Refractors suffer from residual chromatic and spherical aberration. This affects shorter focal ratios more than longer ones. A 100 mm (4 in) f/6 achromatic refractor is likely to show considerable color fringing (generally a purple halo around bright objects). A 100 mm (4 in) f/16 has little color fringing.
In very large apertures, there is also a problem of lens sagging, a result of gravity deforming glass. Since a lens can only be held in place by its edge, the center of a large lens sags due to gravity, distorting the images it produces. The largest practical lens size in a refracting telescope is around 1 meter (39 in).
There is a further problem of glass defects, striae or small air bubbles trapped within the glass. In addition, glass is opaque to certain wavelengths, and even visible light is dimmed by reflection and absorption when it crosses the air-glass interfaces and passes through the glass itself. Most of these problems are avoided or diminished in reflecting telescopes, which can be made in far larger apertures and which have all but replaced refractors for astronomical research.
Refracting telescopes were noted for their use in astronomy as well as for terrestrial viewing. Many early discoveries of the Solar System were made with singlet refractors.
The use of refracting telescopic optics are ubiquitous in photography, and are also used in Earth orbit.
One of the more famous applications of the refracting telescope was when Galileo used it to discover the four largest moons of Jupiter in 1609. Furthermore, early refractors were also used several decades later to discover Titan, the largest moon of Saturn, along with three more of Saturn's moons.
In the 19th century, refracting telescopes were used for pioneering work on astrophotography and spectroscopy, and the related instrument, the heliometer, was used to calculate the distance to another star for the first time. Their modest apertures did not lead to as many discoveries and typically so small in aperture that many astronomical objects were simply not observeable until the advent of long-exposure photography, by which time the reputation and quirks of reflecting telescopes were beginning to exceed those of the refractors. Despite this, some discoveries include the Moons of Mars, a fifth Moon of Jupiter, and many double star discoveries including Sirius (the Dog star). Refactors were often used for positional astronomy, besides from the other uses in photography and terrestrial viewing.
The Galilean moons and many other moons of the solar system, were discovered with single-element objectives and aerial telescopes.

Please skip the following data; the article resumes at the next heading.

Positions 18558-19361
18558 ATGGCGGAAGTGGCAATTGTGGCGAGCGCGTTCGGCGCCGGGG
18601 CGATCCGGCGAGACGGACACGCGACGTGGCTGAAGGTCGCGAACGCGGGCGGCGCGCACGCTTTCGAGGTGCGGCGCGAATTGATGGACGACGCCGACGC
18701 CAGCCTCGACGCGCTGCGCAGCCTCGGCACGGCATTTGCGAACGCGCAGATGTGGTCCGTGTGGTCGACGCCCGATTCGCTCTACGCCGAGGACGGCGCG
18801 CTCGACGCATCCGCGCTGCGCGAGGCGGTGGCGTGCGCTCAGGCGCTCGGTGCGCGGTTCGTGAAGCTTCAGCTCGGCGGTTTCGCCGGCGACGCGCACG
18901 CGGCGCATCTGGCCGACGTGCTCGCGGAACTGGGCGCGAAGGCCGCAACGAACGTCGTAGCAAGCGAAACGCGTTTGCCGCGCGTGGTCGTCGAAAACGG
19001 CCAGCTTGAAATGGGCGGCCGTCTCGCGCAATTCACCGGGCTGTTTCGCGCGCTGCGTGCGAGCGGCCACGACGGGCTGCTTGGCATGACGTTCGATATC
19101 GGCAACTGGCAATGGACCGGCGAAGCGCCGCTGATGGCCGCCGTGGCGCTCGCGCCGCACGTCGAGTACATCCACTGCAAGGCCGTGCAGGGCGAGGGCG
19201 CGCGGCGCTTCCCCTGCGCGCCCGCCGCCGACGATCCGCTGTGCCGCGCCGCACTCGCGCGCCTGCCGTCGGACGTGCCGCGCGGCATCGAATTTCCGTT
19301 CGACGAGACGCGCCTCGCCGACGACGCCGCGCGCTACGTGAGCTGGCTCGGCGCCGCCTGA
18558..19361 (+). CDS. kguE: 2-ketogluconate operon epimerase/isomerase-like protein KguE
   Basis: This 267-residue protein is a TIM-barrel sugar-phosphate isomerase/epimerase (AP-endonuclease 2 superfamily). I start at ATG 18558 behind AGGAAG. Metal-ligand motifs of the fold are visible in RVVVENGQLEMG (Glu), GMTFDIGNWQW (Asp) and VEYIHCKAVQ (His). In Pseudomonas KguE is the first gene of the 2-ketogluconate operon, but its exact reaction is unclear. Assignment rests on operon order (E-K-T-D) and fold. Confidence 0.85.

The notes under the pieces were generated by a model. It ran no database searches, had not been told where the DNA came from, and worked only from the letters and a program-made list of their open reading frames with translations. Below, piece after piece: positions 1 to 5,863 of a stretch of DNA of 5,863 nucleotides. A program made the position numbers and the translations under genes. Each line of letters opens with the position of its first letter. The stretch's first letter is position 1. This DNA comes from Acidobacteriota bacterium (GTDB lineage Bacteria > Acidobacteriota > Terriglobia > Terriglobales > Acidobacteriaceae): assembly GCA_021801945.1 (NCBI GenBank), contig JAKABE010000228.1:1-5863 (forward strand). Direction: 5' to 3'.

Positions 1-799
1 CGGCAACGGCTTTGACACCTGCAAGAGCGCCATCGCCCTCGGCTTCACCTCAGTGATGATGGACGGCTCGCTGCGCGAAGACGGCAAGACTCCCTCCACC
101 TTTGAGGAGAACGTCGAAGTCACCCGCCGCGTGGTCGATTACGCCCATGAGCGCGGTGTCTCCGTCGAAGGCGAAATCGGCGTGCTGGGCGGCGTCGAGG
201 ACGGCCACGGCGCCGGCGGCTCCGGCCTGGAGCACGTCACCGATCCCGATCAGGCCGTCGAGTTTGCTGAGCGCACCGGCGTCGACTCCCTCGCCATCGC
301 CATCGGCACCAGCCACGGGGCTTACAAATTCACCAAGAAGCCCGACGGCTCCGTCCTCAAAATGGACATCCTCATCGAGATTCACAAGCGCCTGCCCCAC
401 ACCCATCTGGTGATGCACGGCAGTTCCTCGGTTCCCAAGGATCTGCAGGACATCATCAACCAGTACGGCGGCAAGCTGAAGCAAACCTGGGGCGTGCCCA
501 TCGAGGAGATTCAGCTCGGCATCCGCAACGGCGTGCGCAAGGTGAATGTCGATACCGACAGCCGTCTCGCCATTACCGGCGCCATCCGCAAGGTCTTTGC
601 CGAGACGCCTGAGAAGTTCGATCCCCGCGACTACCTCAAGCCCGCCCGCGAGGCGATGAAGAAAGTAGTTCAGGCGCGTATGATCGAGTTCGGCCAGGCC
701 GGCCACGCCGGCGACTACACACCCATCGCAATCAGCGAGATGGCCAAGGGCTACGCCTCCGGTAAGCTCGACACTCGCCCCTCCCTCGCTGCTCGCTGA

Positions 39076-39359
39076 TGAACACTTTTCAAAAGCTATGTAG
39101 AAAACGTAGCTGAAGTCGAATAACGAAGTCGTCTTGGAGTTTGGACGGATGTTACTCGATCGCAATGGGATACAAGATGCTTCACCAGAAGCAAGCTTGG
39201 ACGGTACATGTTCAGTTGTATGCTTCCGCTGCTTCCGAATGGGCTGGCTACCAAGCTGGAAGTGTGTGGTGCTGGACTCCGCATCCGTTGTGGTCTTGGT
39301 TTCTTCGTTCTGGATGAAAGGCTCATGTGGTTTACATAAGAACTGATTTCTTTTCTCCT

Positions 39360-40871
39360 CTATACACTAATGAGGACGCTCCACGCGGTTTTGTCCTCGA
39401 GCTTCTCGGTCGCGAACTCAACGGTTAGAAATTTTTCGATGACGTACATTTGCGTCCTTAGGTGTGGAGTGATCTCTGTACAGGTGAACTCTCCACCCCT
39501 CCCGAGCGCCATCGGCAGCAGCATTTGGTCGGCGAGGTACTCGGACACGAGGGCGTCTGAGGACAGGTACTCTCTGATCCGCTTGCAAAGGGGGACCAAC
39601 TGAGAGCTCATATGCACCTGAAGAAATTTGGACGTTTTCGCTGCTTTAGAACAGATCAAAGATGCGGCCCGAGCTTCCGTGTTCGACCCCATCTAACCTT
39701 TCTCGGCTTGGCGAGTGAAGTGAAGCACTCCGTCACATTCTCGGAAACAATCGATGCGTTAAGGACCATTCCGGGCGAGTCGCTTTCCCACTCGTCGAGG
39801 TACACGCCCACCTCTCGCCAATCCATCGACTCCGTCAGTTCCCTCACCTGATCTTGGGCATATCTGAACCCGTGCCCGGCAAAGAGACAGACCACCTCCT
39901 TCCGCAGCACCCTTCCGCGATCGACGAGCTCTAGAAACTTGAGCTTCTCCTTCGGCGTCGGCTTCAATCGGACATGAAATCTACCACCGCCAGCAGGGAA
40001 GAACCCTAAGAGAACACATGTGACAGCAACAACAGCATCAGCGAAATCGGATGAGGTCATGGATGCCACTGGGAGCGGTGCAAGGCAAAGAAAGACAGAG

Doublets In 1861, the brightest star in the night sky, Sirius, was found to have smaller stellar companion using the 18 and half-inch Dearborn refracting telescope.
By the 18th century refractors began to have major competition from reflectors, which could be made quite large and did not normally suffer from the same inherent problem with chromatic aberration. Nevertheless, the astronomical community continued to use doublet refractors of modest aperture in comparison to modern instruments. Noted discoveries include the Moons of Mars and a fifth moon of Jupiter, Amalthea.
Asaph Hall discovered Deimos on 12 August 1877 at about 07:48 UTC and Phobos on 18 August 1877, at the US Naval Observatory in Washington, D.C., at about 09:14 GMT (contemporary sources, using the pre-1925 astronomical convention that began the day at noon, give the time of discovery as 11 August 14:40 and 17 August 16:06 Washington mean time respectively).
The telescope used for the discovery was the 26-inch (66 cm) refractor (telescope with a lens) then located at Foggy Bottom. In 1893 the lens was remounted and put in a new dome, where it remains into the 21st century.
Jupiter's moon Amalthea was discovered on 9 September 1892, by Edward Emerson Barnard using the 36 inches (91 cm) refractor telescope at Lick Observatory. It was discovered by direct visual observation with the doublet-lens refractor.
In 1904, one of the discoveries made using Great Refractor of Potsdam (a double telescope with two doublets) was of the interstellar medium. The astronomer Professor Hartmann determined from observations of the binary star Mintaka in Orion, that there was the element calcium in the intervening space.
Planet Pluto was discovered by looking at photographs (i.e. 'plates' in astronomy vernacular) in a blink comparator taken with a refracting telescope, an astrograph with a 3 element 13-inch lens.
Examples of some of the largest achromatic refracting telescopes, over 60 cm (24 in) diameter.